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SRA Waiver still available for insurer insolvency under EIP

SRA Waiver still available for insurer insolvency under EIP

175 firms still in the new Exetended Indemnity Period, that replaced the ARP in September. The APR was seen as a barrier to entry into the insurance market due to the obligations of participating insurers to contribute to the 'pool'.


The new Extended Indemnity Period replaced the Assigned Risks Pool for firms who are unable to obtain qualifiying indemnity insurance by 30th September 2013.Such firms are now given a 30 day period to continue to practice and to try to obtain new cover. If qualifying insurance is obtained, the new insurer must backdate the policy to the start of the EIP. If not, firms will enter a cessation period [CP] of 60 days when they can not accept new instructions, but are permitted to continue work in connection with existing instructions.

Firms that can not find new insurance will have to cease practice as before and mandatory 6 year provide run off cover. The main difference from the ARP scheme is that a firm can now practice as usual during the EIP but when in the CP they must plan for the orderly closure of the firm. Each firm must ensure that it and each principal and employee, undertakes no activities in connection with private legal practice or takes no instructions other than those that are necessary to discharge their regulatory obligations.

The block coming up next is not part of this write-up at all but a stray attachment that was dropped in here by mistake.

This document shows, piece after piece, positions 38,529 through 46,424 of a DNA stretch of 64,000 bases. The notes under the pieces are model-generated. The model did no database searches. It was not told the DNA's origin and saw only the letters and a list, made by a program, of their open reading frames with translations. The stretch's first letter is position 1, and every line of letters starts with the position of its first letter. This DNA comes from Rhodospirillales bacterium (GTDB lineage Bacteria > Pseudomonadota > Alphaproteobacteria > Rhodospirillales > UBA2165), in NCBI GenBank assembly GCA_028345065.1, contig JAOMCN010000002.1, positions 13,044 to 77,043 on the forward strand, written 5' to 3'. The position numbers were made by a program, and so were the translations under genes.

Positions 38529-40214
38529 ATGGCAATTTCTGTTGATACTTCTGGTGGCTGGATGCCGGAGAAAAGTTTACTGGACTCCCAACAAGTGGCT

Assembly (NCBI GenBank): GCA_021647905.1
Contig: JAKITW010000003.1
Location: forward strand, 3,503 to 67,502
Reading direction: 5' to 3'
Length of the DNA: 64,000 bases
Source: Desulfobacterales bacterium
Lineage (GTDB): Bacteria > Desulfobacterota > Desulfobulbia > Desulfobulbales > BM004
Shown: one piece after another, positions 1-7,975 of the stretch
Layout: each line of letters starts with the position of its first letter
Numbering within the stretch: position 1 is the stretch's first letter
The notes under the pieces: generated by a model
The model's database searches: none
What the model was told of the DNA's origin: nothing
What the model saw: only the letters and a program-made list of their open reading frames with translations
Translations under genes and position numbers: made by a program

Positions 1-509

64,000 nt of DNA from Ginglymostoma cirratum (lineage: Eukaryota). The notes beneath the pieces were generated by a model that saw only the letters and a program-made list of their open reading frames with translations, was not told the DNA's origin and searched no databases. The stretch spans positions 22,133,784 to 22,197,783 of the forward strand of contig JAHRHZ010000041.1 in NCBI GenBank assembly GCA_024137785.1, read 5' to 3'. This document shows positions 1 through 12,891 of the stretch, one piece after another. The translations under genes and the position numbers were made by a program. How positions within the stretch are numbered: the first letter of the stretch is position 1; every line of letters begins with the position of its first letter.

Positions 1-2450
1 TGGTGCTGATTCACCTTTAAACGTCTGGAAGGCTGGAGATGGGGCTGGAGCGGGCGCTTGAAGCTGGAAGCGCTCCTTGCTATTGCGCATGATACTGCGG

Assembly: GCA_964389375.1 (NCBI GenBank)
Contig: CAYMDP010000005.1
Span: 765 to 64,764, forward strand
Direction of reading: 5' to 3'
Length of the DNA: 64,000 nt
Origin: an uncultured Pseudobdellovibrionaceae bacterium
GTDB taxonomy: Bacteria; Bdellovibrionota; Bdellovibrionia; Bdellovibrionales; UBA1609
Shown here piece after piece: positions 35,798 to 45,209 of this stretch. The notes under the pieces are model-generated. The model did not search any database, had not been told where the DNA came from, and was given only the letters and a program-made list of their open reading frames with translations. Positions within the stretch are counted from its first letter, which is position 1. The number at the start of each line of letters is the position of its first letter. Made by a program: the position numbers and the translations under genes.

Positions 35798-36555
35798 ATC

The new cover must still comply with the minimum terms and conditions [MTC] that cover activites outside existing work, but undertaking such work will result in disciplinary action and liability to the scheme. A practice note has been issued that allows a firm 4 weeks to find replacement cover in the event of it's insurer becoming insolvent. There is also a very helpful guidance note as to how to close your practice available on the Law Society web page.

The main Sucessor Practice Rules still apply [ PII Guidance 20 August 2013 para 10.2.1] with the the SRA Handbook Glossary definition still continuing. There does not seem to be any provision to apply for a waiver such as existed for non payment of ARP premiums, the only guidance seems to be to ask your insurer for time to pay the premiums in the usual manner.

At least, it would seem that there will be more clarity to practitioners who face insolvency, and an end to the nasty surprises when a letter arrives a year or two after administration that may have been arranged by other partners, alleging huge non payment of APR premiums and an appointment before the SDT for non compliance as happend on a number of occasions with the old scheme. It is clear however from the guidance on insurer insolvencey that an application can still be made in exceptional circumstances under rule 19 where cover can not be obtained.

The Law Society announcecd last week that 175 firms are now facing closure after failing to secure professional indemnity insurance, 10 further firms who entered the EIP have secured cover leavin the remaining firms in the 90 day cooling off period.

For any advice and assistance for issues like these please do call Jeremy on 0844 2722322 or submit a comment below. Jeremy will come back to you at the earliest convenience.

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